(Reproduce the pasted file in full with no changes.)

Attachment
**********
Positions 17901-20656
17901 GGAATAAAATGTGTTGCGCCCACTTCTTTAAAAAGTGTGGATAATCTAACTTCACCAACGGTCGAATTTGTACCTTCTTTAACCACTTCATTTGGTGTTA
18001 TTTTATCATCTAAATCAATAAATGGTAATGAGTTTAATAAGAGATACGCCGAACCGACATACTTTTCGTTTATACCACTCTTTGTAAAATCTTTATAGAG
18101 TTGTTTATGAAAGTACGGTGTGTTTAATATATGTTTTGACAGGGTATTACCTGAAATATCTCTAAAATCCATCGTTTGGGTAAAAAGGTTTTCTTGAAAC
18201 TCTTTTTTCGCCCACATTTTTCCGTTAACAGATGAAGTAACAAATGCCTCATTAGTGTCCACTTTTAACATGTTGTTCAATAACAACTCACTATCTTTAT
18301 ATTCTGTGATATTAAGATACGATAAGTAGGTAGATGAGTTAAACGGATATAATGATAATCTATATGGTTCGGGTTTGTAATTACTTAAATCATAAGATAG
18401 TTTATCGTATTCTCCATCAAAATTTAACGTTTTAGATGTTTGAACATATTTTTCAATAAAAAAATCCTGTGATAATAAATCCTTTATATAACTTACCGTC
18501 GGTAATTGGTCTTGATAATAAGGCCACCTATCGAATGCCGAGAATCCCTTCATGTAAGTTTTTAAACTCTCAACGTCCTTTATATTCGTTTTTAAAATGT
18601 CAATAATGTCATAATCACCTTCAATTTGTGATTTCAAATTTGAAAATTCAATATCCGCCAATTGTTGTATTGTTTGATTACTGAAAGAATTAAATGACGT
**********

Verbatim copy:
Positions 17901-20656
17901 GGAATAAAATGTGTTGCGCCCACTTCTTTAAAAAGTGTGGATAATCTAACTTCACCAACGGTCGAATTTGTACCTTCTTTAACCACTTCATTTGGTGTTA
18001 TTTTATCATCTAAATCAATAAATGGTAATGAGTTTAATAAGAGATACGCCGAACCGACATACTTTTCGTTTATACCACTCTTTGTAAAATCTTTATAGAG
18101 TTGTTTATGAAAGTACGGTGTGTTTAATATATGTTTTGACAGGGTATTACCTGAAATATCTCTAAAATCCATCGTTTGGGTAAAAAGGTTTTCTTGAAAC
18201 TCTTTTTTCGCCCACATTTTTCCGTTAACAGATGAAGTAACAAATGCCTCATTAGTGTCCACTTTTAACATGTTGTTCAATAACAACTCACTATCTTTAT
18301 ATTCTGTGATATTAAGATACGATAAGTAGGTAGATGAGTTAAACGGATATAATGATAATCTATATGGTTCGGGTTTGTAATTACTTAAATCATAAGATAG
18401 TTTATCGTATTCTCCATCAAAATTTAACGTTTTAGATGTTTGAACATATTTTTCAATAAAAAAATCCTGTGATAATAAATCCTTTATATAACTTACCGTC
18501 GGTAATTGGTCTTGATAATAAGGCCACCTATCGAATGCCGAGAATCCCTTCATGTAAGTTTTTAAACTCTCAACGTCCTTTATATTCGTTTTTAAAATGT
18601 CAATAATGTCATAATCACCTTCAATTTGTGATTTCAAATTTGAAAATTCAATATCCGCCAATTGTTGTATTGTTTGATTACTGAAAGAATTAAATGACGT